Home » Supply Chain » Reviewing the scalability, flexibility and agility of retailers

Carl Lyon

COO, Hermes UK

Record numbers of people turned to online shopping in 2020, driven by lockdown restrictions alongside the ongoing growth in the sector, and 2021 shows no signs of this changing.

As home delivery was deemed essential right from the start of the pandemic, the industry had to quickly put in strong processes to ensure the safety of their staff and customers. The challenge was that this inevitably impacted on productivity, just as volumes went sky high when shops shut.

On a positive note, the increased volumes have also enabled some organisations to invest more heavily in their supply chains. For example, at Hermes we had to implement our five year growth plan in just five months to meet demand.

Accelerating long term plans

The pandemic has also forced retailers and their delivery providers to review their processes and become more flexible and agile. Both sides have had to focus on good communication as this has been key to ensuring that capacity can meet demand.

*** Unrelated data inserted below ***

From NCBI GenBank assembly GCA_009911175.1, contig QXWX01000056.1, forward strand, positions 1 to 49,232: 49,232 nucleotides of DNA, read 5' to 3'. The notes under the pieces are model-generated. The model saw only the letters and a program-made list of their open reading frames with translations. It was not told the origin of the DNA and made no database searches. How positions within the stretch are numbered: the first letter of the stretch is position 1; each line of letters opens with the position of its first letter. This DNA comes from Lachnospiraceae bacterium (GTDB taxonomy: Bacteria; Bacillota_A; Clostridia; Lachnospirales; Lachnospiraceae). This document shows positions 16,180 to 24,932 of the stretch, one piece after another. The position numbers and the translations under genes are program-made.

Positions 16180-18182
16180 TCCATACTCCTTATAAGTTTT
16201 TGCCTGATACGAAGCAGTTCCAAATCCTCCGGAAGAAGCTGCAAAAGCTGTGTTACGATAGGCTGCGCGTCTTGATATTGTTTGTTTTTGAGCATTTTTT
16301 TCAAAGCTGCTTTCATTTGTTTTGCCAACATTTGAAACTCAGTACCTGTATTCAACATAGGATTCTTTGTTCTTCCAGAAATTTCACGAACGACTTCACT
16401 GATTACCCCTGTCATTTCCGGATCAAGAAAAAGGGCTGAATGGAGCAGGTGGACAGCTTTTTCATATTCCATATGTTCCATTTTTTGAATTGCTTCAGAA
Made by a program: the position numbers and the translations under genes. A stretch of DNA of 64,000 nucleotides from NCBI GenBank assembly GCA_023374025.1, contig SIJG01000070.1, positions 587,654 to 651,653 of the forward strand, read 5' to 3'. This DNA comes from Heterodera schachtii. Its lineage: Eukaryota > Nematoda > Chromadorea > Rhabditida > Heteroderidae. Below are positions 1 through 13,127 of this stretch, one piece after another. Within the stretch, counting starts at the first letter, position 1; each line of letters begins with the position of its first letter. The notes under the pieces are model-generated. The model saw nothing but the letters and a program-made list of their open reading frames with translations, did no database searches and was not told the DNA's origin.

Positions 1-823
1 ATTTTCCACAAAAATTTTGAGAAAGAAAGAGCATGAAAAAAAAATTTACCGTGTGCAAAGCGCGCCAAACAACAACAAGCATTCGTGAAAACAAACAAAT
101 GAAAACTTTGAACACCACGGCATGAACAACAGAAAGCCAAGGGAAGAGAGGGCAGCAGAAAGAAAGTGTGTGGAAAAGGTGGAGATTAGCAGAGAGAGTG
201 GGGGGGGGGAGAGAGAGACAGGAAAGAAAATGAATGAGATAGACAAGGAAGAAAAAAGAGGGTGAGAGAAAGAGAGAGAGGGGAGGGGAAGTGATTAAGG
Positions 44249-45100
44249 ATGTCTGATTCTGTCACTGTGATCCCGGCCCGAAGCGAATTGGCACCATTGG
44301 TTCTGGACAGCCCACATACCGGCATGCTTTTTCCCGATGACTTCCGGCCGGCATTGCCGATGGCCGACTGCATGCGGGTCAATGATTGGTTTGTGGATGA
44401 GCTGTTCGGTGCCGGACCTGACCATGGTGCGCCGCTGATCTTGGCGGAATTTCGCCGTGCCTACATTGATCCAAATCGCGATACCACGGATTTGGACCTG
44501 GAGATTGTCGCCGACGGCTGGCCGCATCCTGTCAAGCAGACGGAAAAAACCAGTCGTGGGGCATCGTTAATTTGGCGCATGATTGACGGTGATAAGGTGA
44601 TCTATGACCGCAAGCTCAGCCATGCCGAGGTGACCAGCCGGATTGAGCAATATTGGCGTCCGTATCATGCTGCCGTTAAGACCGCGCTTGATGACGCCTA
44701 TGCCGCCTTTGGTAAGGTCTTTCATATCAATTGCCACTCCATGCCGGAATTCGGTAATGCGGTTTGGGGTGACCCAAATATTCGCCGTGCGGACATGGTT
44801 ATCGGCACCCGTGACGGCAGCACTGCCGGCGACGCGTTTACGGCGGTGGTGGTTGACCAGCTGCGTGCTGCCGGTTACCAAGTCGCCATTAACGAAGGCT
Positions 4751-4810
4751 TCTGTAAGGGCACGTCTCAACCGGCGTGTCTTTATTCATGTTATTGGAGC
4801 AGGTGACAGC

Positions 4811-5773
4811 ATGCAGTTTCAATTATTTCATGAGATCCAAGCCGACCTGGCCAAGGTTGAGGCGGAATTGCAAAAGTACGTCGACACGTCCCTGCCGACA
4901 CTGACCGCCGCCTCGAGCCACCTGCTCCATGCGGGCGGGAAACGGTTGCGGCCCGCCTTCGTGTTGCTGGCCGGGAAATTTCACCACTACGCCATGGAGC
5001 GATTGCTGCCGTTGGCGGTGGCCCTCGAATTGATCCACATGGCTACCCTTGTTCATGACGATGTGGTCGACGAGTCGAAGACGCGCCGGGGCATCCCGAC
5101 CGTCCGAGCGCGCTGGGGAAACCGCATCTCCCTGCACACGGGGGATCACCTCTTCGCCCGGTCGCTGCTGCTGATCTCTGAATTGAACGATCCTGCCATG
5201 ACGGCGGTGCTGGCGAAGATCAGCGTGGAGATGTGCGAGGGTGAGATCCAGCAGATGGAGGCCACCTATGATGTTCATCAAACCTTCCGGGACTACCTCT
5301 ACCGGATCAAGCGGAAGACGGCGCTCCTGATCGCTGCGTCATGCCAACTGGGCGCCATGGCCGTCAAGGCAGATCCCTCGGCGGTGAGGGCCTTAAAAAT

Looking ahead, the challenge for the industry continues to be the uncertainty which makes planning and volume predictions a challenge. The key is scalability, with the ability to ramp operations up and down in response to both customer demands and government restrictions.

Some companies have turned to technology and automation as a way of building capacity, as it is often more cost effective to invest in automation rather than in new buildings.

Both sides have had to focus on good communication as this has been key to ensuring that capacity can meet demand.

Challenging traditional approaches

Some retailers have been slow to grasp the need to change, with many continuing to maintain the traditional method of using different supply chains for home delivery via a carrier, delivery to their stores and to their own warehouse.

This pandemic has proved that this is not always the best approach and, in fact, having a single supply chain that can be easily diverted to ease the strain should be considered. This should also include the ability to fulfil from store – something that is becoming increasingly common as a result of regional and national lockdowns closing shops that contain valuable and possibly time sensitive products.

It is crucial that supply chains constantly assess the scenarios of demand and how they are setting up their supply chain to have certain levers that, if required, can be used to deal with the peaks and troughs of the uncertainty. They should not forget the three most important words – scalability, flexibility and agility.

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